Crisis communications plans can save companies

    A recent tragedy at Atlantis Plastics in Henderson, Ky., serves as an unfortunate reminder that a disaster or crisis situation can strike at any time and without any warning. Sadly, the crisis in Kentucky involved the most unfortunate scenario, the loss of life.

    But the reality is there are literally dozens of situations or events that can trigger a crisis situation – fires, explosions, strikes, natural disasters, chemical spills, manufacturing accidents – all represent potential crisis situations that can threaten a company’s stability and, in the worst case, its survivability.

    Your ability to react and respond to a crisis situation quickly and effectively can have an immense impact on the future course of your company, as well as the perception of internal and external stakeholders, customers, suppliers, media and the community at large.

    A sound crisis communications plan prepares you to deal with potential disasters. It provides a strategic roadmap that enables you to get through a situation, while minimizing potential damage. Unfortunately, few companies either acknowledge their risk of a crisis or invest the time and resources necessary to develop a crisis communications plan.

    Getting started 
    Work with your internal or external communications team to outline a protocol for responding to a crisis. Get the necessary resources aligned. Work through the possible contingencies and conduct a crisis audit.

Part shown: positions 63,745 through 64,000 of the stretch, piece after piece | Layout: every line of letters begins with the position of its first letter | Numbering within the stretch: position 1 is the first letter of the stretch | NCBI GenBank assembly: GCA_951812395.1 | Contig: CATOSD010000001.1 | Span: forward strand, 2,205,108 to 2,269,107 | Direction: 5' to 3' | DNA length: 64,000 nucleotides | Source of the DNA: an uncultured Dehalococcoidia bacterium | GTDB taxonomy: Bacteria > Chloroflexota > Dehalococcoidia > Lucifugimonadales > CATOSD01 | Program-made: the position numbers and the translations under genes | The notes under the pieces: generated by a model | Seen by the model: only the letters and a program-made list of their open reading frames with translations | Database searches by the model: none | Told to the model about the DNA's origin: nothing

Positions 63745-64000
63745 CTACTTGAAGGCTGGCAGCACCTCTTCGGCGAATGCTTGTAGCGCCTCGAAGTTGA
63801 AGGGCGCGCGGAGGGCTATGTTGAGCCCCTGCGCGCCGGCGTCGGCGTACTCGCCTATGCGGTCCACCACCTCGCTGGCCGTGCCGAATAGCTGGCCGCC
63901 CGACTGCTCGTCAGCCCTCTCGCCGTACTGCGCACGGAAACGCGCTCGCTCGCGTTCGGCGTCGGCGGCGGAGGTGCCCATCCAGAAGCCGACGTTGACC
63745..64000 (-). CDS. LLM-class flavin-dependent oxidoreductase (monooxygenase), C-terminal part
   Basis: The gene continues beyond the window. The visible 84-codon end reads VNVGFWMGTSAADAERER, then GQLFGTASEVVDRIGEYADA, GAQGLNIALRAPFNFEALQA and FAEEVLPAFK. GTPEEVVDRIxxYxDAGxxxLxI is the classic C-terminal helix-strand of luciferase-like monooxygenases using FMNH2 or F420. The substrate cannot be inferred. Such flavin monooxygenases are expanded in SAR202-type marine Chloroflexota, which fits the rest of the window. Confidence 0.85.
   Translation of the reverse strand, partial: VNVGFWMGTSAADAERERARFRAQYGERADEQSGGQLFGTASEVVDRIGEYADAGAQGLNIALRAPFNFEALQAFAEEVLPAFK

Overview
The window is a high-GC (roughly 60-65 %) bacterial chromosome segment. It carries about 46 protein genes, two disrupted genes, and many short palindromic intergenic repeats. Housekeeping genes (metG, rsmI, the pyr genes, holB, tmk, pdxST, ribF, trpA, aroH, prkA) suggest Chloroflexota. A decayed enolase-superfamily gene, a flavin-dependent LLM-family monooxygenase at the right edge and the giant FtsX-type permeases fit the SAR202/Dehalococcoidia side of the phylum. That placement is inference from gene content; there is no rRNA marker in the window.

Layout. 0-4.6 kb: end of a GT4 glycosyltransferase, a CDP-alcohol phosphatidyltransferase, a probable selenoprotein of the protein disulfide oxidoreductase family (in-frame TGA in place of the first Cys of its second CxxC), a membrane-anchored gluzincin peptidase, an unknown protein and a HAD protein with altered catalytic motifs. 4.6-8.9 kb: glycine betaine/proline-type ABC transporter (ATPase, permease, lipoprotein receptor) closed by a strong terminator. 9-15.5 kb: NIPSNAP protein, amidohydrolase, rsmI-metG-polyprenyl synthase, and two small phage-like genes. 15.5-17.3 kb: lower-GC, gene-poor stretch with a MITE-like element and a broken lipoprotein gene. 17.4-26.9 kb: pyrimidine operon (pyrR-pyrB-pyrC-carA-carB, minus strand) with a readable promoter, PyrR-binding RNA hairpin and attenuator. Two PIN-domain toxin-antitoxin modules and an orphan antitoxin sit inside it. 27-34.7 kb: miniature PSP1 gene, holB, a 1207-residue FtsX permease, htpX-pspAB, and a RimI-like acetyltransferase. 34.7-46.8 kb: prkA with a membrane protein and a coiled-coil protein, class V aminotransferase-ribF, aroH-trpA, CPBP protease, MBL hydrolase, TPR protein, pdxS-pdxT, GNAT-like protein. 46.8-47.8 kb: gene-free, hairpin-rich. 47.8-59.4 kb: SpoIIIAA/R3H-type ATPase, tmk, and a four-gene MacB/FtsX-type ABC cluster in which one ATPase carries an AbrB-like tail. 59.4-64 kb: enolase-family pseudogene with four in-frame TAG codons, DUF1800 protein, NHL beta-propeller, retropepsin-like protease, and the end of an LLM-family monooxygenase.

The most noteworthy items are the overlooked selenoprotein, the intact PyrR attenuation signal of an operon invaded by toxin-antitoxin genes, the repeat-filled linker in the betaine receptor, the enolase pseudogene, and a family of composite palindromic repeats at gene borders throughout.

Develop a crisis management team that includes the CEO, department managers, public relations team members, legal representatives, security and human resources personnel. 
    Identify the audiences you will need to communicate with and outline how you communicate with them – face-to-face, telephone, electronic communications, etc.
    Establish timeframes for communicating with your stakeholders and audiences. Quick and proactive communication is absolutely essential in a crisis situation.
    Anticipate the most common questions surrounding a crisis situation and prepare responses in advance. Those responses can then be modified based on the nature of the crisis or situation.

    Work with the media, not against them
    When dealing with a crisis situation, always address the media in a proactive manner. Never provide a "no comment" response. That will be interpreted as though you have something to hide or are not in control of the situation.
    If you’re still in the information gathering stage, that’s OK. Share what you know with media and let them know you’ll provide additional information as soon as it becomes available. This provides assurance that you’re actively working to remedy things.
    Always be completely truthful with the press. Never lie. And in crisis situations, don’t speculate. Stick to the facts that you can speak to with certainty.
    Project a calm and in-control image to media. Your demeanor can directly affect public perception of the situation and your company overall.

    Be prepared
    The best crisis communications plan is the one you never have to execute. But being well-prepared for a crisis situation can reduce the negative effects exponentially. Consider forming a crisis management planning team now. Don’t wait for that unexpected disaster.

    Mary Scheibel is a principal at Scheibel Halaska Inc. in Milwaukee.

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